I hate the last episode of Seinfeld. This is an admittedly odd way to open up an essay that is primarily about Friends. I also realize this isn't a particularly unique or notable sentence to write considering that most people who have seen the last episode of Seinfeld share this opinion.
It's like a bacon cheeseburger.
I was giving a lift to one of the greatest Bollywood legends of all time, Indian cinema's legendary heartthrob, the man we called our Gregory Peck. Dev Anand needed a lift to his hotel and I was the only one who could easily and quickly get my car our of the rammed, snow filled car park, (damn why hadn't I worn my nice sari?)
While nothing I have done has reached the popularity of The Facts of Life, I have continued to work with some of the most talented people ... And while I won't "tell all" ever, I am going to tell you a bit of my real facts of my life.
Many of us would relish the opportunity to prank and embarrass our closest friends. Very few of us have had the chance to do it professionally.
What made this a truly wonderful hour of TV was something deeper -- something captured on Don's face. He smiled. He wore a real, excited, anticipatory, hopeful smile. I can't even remember the last time a look like that crossed his face.
This week's Zach Galifianakis-hosted "SNL" felt at times that the cast was just sitting around waiting for the reaction to final sketch of the night -- which turned out to be one of the most ambitious sketches in recent memory.
In no small measure inspired by BBC America's Canadian-produced tricky and fun new series Orphan Black, which centers heavily on cloning what-ifs, I came back to this simmering question (thanks, TV!) -- why not cloning?
The ways in which music, films, TV programmes and reading material are purchased and consumed has transformed as a consequence of the online revolution. The digital industry has grown exponentially, and there has been a shift from the physical to the digital across all types of content and services.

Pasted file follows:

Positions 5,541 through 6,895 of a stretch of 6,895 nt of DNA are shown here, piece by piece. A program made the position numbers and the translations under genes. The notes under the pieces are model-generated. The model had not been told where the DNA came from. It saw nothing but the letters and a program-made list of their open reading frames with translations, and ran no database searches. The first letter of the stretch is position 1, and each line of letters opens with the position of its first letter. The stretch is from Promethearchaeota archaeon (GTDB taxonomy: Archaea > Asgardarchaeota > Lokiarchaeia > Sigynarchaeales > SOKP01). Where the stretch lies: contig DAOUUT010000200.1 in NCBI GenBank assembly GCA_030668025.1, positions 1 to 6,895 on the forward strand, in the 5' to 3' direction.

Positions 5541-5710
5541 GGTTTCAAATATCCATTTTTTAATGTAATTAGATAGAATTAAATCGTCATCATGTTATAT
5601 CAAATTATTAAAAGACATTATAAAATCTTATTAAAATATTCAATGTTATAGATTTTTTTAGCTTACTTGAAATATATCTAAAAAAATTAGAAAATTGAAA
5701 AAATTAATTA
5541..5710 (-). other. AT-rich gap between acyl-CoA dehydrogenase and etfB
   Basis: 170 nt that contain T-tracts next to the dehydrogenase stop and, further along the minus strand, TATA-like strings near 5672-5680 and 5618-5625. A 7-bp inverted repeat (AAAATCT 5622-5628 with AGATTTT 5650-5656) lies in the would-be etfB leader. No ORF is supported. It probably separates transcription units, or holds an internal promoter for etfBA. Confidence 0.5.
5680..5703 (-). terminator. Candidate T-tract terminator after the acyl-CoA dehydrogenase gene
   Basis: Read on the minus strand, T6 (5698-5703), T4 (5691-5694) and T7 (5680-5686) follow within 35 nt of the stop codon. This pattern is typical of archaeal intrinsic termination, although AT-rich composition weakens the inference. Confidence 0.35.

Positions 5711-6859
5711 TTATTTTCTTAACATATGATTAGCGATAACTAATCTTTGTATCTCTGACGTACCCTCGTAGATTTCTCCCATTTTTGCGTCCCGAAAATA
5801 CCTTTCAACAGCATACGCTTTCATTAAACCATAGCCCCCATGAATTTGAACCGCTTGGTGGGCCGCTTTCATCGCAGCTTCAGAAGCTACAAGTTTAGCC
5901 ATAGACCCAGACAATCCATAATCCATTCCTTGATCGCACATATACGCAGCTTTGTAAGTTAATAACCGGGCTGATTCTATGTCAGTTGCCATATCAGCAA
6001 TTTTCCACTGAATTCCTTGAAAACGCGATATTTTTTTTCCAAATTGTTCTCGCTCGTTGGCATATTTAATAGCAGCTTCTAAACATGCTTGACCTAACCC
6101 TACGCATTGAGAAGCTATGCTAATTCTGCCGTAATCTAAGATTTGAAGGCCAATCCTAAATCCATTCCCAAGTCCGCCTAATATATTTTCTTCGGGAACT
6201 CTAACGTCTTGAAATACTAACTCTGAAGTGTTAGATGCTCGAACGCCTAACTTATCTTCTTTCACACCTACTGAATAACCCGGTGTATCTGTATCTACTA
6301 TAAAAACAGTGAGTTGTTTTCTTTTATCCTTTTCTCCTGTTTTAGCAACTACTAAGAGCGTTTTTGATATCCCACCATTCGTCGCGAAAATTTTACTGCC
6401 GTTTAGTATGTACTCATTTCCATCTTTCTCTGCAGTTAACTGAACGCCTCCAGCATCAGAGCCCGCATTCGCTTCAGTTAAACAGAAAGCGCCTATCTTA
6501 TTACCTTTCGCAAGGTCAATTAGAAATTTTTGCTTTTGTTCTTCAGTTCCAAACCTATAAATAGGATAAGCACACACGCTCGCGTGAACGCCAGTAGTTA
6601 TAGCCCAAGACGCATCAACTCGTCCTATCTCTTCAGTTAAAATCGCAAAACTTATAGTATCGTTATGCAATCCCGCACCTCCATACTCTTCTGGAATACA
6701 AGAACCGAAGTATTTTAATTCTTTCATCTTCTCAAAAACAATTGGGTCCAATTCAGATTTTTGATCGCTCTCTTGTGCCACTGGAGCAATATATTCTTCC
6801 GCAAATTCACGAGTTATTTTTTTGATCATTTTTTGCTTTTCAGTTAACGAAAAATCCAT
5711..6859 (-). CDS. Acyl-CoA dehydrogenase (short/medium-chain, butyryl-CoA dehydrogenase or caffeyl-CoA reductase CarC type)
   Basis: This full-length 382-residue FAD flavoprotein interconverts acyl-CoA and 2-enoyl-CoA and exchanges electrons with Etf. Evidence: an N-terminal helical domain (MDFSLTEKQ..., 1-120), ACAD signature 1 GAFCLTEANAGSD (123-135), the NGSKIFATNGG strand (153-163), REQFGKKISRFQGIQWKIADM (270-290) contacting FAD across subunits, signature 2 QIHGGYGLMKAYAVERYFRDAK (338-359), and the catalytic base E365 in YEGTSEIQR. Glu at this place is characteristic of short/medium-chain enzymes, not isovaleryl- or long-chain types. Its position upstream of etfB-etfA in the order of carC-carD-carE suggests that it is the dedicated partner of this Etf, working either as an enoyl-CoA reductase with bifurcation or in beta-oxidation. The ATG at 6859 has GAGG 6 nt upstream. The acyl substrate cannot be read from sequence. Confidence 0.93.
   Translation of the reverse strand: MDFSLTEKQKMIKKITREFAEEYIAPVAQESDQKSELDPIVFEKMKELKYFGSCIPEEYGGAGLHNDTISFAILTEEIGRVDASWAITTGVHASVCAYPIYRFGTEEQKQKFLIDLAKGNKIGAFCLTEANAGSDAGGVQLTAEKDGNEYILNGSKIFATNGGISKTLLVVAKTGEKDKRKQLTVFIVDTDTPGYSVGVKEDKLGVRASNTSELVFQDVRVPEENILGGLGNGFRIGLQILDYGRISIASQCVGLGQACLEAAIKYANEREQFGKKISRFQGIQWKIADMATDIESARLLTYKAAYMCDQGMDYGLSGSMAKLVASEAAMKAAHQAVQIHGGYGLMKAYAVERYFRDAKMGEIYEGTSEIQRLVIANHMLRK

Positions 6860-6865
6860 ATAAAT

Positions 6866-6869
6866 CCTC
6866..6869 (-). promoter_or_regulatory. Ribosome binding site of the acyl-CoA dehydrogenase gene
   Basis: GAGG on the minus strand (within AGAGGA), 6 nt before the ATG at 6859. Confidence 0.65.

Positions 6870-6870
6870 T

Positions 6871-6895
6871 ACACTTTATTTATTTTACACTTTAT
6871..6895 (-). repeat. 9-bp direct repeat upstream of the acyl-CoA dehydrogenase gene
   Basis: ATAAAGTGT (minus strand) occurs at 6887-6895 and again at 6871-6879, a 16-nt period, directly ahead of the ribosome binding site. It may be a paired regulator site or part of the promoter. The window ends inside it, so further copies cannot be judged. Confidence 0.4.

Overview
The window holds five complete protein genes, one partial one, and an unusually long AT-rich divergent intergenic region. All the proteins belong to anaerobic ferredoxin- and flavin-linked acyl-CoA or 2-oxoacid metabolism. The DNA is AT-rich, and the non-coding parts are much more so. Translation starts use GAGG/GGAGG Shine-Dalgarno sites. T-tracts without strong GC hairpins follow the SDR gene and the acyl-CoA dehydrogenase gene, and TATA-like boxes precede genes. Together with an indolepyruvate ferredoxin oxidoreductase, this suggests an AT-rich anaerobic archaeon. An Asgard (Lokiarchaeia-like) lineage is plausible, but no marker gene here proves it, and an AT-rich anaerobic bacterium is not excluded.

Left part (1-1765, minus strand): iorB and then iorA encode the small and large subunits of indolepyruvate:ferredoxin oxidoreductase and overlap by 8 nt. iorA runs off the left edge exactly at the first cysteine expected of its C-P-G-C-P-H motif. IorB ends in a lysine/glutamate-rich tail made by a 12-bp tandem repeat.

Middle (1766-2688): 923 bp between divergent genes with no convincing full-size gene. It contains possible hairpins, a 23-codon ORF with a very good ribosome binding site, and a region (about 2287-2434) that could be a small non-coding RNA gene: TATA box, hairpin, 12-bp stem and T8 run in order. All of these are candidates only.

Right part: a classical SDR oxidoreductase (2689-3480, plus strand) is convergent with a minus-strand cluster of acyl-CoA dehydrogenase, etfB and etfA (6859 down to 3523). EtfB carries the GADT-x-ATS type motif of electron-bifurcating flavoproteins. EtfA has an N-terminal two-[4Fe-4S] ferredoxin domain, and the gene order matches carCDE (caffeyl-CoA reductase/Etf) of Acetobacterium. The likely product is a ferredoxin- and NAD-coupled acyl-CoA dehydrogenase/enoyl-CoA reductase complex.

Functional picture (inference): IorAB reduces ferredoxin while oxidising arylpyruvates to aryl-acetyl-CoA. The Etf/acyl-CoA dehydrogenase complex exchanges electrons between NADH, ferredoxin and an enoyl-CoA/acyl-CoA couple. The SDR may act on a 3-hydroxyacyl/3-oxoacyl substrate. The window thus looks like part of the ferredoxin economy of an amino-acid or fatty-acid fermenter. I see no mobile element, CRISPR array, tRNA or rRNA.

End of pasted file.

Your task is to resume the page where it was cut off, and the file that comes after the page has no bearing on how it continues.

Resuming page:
Try getting on TV if you're telegenic with an instinct for news. Try again if you lost an eye as a poverty-stricken child from Yemen where even your r...
This would be a whole new kind of reality show. The consequences are real. If you win, you are sent to a barren desert planet to never return. If you lose, nothing happens and you go back to living your -- wait... did I mess that up?
In Wednesday's exciting season finale, American and Russian agents set a series of high-stakes events in motion, and the dogged Stan Beeman (Noah Emmerich) is at the heart of every scheme.
Schumer's brand of comedy is a generally winning mixture of insecurity and frankness, sexual and otherwise.
Tragedy forces people to take a hard look at what they value and why; it stops everything and compels people to think about what rules matter, what they want and where they're going. You know it's a world gone terribly awry when Pete Campbell seems like a good guy.
Raise your hand if you were not breathing for the last minute and half of the finale as Alicia drank some wine and did a light load of laundry waiting for her mysterious guest. It was edge-of-your-seat exciting and totally shocking when she opened the door.
The past year has been great for telly and as we're only two weeks away from the 2013 BAFTA Television Awards, I thought I'd give you a little lowdown of who I think deserves to walk away with an award in the Comedy and Entertainment categories... and maybe those who shouldn't too.